The result is a super chilled haven where attention to detail is key. Everything is beautiful but understated and never trys too hard (just like the guests). The decor of freshly painted white walls and woodwork with furnishings of kelim tapestry, vintage or reclaimed wooden furniture (be it antique or drift) and woven raffia lampshades sets just the right tone and fits the atmosphere perfectly.


There are hammocks everywhere, even floating bean bags for the pool and guests aren’t afraid to use them. We were lucky enough to have a room with a veranda and our very own hammock to while away the afternoon in. The whole place is designed to slow you down and encourage rest and relaxation. Or at least it is in May and September which are the ‘off-peak’ months. I can imagine it’s pretty bonkers in July and August which is high party season.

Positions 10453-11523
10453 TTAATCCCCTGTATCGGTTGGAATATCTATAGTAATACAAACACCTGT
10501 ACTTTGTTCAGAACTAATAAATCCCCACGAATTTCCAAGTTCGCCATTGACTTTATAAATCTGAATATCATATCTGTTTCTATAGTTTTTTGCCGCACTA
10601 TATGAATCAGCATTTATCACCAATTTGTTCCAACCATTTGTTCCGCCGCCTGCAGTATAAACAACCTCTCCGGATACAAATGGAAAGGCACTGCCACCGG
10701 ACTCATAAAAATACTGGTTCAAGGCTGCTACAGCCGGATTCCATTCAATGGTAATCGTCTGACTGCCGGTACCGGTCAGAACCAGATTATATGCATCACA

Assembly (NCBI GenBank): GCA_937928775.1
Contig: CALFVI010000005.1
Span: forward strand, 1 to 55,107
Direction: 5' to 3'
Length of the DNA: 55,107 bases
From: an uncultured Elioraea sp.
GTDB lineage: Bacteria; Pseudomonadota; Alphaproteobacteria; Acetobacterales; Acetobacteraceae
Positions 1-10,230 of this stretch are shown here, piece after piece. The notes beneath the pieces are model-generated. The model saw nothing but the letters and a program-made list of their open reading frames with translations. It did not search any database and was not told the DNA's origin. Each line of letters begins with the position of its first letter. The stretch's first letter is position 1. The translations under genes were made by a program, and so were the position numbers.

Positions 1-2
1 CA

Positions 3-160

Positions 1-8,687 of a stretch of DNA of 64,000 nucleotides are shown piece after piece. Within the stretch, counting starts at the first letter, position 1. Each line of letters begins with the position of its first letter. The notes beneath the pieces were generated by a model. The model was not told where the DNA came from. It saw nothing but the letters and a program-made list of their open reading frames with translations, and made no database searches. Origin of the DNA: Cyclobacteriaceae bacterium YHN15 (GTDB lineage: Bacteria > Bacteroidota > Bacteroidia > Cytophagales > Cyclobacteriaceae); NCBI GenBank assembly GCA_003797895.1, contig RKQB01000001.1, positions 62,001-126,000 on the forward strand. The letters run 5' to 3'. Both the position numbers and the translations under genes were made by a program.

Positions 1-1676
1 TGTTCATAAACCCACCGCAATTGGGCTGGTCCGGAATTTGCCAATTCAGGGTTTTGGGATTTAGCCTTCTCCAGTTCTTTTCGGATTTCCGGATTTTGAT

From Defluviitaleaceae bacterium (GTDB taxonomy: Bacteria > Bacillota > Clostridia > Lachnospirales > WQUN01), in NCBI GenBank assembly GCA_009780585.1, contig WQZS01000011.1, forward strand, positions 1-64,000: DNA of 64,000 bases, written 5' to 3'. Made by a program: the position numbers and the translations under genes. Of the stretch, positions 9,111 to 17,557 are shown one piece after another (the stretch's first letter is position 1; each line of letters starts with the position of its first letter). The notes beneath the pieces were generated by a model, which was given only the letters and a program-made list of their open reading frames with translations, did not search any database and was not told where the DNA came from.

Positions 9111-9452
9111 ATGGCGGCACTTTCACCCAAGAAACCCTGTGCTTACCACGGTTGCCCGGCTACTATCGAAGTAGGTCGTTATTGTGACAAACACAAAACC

We spent most days doing something like this:

– waking from a deep, peaceful sleep in our netted queen sized bed

– eating a delicious breakfast of fresh fruit, Greek yogurt, mini pastries, cooked eggs, amazing juices and hot chocolate (breakfast was included so we smashed it every day)

– sunbathing on our large, square, room for two, sun lounger over looking the sea/ocean enjoying our books and taking moments to sit in the shade under a palm or swim in the pool

– lunch if we had it was the house buba ghanush which had feta and dried petals generously sprinkled on top (we usually saved a couple of bananas from breakfast for an afternoon snack)

– afternoons were taken up with more sunbathing, a nap or read in our hammock or a little walk

– the closest beach was nice to walk and people watch along and I always love the chance to take my jellies off, walk in the foam and get the sand between my toes

– Mykonos town and particularly Little Venice were worth the cab journey and the London priced restaurants (food delicious but not cheap) other nights we stayed in the hotel or popped along to the closest taverna on the beach


All in all I would say it was one of the best, or at least most ‘us’ holidays we’ve ever had. Beautiful surroundings, delicious food, wonderful attention to detail and a super chilled, lazy atmosphere – we’ll be back soon Mykonos!


















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a hotel life – story hotel

:: by Lizzie